• By responding to read requests using the preserved pre-transactional state for the cache block, these embodiments enable entities to continue transactions in a situation where transactions would be aborted for entities in existing computing devices. These embodiments thereby enable entities to complete more useful computational work, which in turn improves the performance of the computing device.
  • Computing Device
  • FIG. 1 presents a block diagram illustrating a computing device 100 in accordance with some embodiments. As can be seen in FIG. 1, computing device 100 includes processors 102-104. Processors 102-104 are functional blocks that are configured to perform computational operations in computing device 100. Processors 102-104 include four cores 108-114, each of which comprises a computational mechanism such as a CPU core, a GPU core, an APU core, an application-specific integrated circuit (ASIC), a microcontroller, a programmable logic device, and/or an embedded processor.
  • Processors 102-104 also include cache memories (or “caches”) that can be used for storing instructions and data that are used by cores 108-114 for performing computational operations. The caches in processors 102-104 include a level-one (L1) cache 116-122 (e.g., “L1 116”) in each core 108-114 that is used for storing instructions and data for use by the corresponding core. Generally, L1 caches 116-122 are the smallest of a set of caches in computing device 100 and are located closest to the circuits (e.g., execution units, instruction fetch units, etc.) in the respective cores 108-114. The closeness of the L1 caches 116-122 to the corresponding circuits enables the fastest access to the instructions and data stored in the L1 caches 116-122 from among the caches in computing device 100.
  • Processors 102-104 further include level-two (L2) caches 124-126 that are shared by cores 108-110 and 112-114, respectively, and hence are used for storing instructions and data for all of the sharing cores. Generally, L2 caches 124-126 are larger than L1 caches 116-122 and are located outside, but close to, cores 108-114 on the same semiconductor die as cores 108-114. Because L2 caches 124-126 are located outside the corresponding cores 108-114, but on the same die, access to the instructions and data stored in L2 cache 124-126 is slower than accesses to the L1 caches.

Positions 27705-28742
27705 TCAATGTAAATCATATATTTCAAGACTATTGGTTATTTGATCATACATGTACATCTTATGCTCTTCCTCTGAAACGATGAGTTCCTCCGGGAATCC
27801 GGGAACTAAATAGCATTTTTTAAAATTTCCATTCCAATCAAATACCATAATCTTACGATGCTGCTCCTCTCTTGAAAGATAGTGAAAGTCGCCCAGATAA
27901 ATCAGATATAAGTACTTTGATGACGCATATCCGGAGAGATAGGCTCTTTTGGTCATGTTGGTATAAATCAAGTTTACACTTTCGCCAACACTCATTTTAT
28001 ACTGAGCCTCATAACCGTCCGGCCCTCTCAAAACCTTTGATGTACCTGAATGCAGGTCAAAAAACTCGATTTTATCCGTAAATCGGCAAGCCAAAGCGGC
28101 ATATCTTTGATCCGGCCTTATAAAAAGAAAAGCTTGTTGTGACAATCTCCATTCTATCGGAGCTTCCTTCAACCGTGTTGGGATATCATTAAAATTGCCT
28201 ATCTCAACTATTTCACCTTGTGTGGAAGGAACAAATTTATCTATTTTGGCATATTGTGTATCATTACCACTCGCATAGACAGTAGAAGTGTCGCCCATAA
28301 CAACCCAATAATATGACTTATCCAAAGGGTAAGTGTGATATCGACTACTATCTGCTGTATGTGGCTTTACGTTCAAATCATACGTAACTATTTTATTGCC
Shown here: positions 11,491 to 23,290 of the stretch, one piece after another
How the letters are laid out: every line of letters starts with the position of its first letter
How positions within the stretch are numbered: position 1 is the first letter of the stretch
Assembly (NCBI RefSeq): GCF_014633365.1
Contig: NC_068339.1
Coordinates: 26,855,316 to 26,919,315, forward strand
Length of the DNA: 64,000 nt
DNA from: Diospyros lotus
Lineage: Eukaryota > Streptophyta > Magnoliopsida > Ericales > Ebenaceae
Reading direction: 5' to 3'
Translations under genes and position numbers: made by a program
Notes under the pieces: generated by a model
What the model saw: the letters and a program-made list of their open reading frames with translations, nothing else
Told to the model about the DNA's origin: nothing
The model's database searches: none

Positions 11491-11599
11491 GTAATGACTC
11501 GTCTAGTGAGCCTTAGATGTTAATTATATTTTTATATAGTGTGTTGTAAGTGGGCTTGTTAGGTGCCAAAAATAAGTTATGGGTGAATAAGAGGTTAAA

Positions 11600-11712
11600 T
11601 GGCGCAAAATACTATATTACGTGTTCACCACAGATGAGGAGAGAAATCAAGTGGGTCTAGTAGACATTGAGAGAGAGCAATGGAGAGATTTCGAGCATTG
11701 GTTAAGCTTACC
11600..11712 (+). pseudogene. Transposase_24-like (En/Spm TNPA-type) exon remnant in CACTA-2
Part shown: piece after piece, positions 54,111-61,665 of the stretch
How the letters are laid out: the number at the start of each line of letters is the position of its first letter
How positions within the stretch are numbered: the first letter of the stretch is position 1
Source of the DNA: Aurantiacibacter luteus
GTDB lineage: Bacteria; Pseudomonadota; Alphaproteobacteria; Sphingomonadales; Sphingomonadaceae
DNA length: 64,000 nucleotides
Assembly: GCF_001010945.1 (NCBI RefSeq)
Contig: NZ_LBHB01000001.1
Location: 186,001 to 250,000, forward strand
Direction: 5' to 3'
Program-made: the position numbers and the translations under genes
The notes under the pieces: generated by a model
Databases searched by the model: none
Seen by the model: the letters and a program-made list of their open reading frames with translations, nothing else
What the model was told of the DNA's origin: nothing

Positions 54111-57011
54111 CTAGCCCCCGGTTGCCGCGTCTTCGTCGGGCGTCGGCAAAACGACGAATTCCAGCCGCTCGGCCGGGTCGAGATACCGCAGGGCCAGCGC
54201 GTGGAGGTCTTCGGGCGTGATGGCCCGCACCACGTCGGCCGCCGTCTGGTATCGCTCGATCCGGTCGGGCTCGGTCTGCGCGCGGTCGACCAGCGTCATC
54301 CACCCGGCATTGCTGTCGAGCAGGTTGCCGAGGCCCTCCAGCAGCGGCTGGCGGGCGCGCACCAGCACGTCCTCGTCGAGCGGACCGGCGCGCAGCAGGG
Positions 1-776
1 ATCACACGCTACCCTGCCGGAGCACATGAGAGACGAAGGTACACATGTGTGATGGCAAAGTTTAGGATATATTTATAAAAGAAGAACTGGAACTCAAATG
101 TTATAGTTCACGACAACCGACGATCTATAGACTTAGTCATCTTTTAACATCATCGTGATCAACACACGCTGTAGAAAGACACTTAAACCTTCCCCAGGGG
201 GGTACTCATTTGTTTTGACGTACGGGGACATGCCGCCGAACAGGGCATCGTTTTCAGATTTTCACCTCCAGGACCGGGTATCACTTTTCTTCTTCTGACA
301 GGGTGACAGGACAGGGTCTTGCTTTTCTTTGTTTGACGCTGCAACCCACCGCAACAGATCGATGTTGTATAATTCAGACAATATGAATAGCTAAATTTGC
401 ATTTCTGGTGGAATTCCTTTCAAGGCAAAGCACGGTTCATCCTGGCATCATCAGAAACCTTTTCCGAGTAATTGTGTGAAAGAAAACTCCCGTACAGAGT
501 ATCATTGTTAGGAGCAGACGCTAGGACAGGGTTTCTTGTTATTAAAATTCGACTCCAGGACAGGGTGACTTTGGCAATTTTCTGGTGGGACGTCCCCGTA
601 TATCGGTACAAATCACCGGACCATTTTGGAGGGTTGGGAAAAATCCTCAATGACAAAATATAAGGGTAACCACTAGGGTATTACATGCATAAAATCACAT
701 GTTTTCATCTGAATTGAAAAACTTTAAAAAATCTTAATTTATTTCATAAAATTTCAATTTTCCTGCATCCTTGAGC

• Each of the L1 caches 116-122 and L2 caches 124-126, (collectively, “the caches”) include memory circuits that are used for storing data and instructions. For example, the caches can include one or more of static random access memory (SRAM), embedded dynamic random access memory (eDRAM), DRAM, double data rate synchronous DRAM (DDR SDRAM), and/or other types of memory circuits.
  • As can also be seen in FIG. 1, computing device 100 includes memory 106. Memory 106 comprises memory circuits that form a “main memory” of computing device 100. Memory 106 is used for storing instructions and data for use by the cores 108-114 on processor 102-104. In some embodiments, memory 106 is larger than the caches in computing device 100 and is fabricated from memory circuits such as one or more of DRAM, SRAM, DDR SDRAM, and/or other types of memory circuits.
  • Taken together, L1 caches 116-122, L2 caches 124-126, and memory 106 form a “memory hierarchy” for computing device 100. Each of the caches and memory 106 are regarded as levels of the memory hierarchy, with the lower levels including the larger caches and memory 106. Thus, the highest level in the memory hierarchy includes L1 caches 116-122.
  • In addition to processors 102-104 and memory 106, computing device 100 includes directory 132. In some embodiments, cores 108-114 may operate on the same data (e.g., may load and locally modify data from the same locations in memory 106). Computing device 100 generally uses directory 132 and/or another coherency mechanism such as cache controllers 128-130 to avoid different caches and/or memory 106 holding copies of data in different states—i.e., to keep data in computing device 100 “coherent.” Directory 132 is a functional block that includes mechanisms for keeping track of cache blocks/data that are held in the caches, along with the coherency state in which the cache blocks are held in the caches (e.g., using the MESI coherency states modified, exclusive, shared, invalid, and/or other coherency states).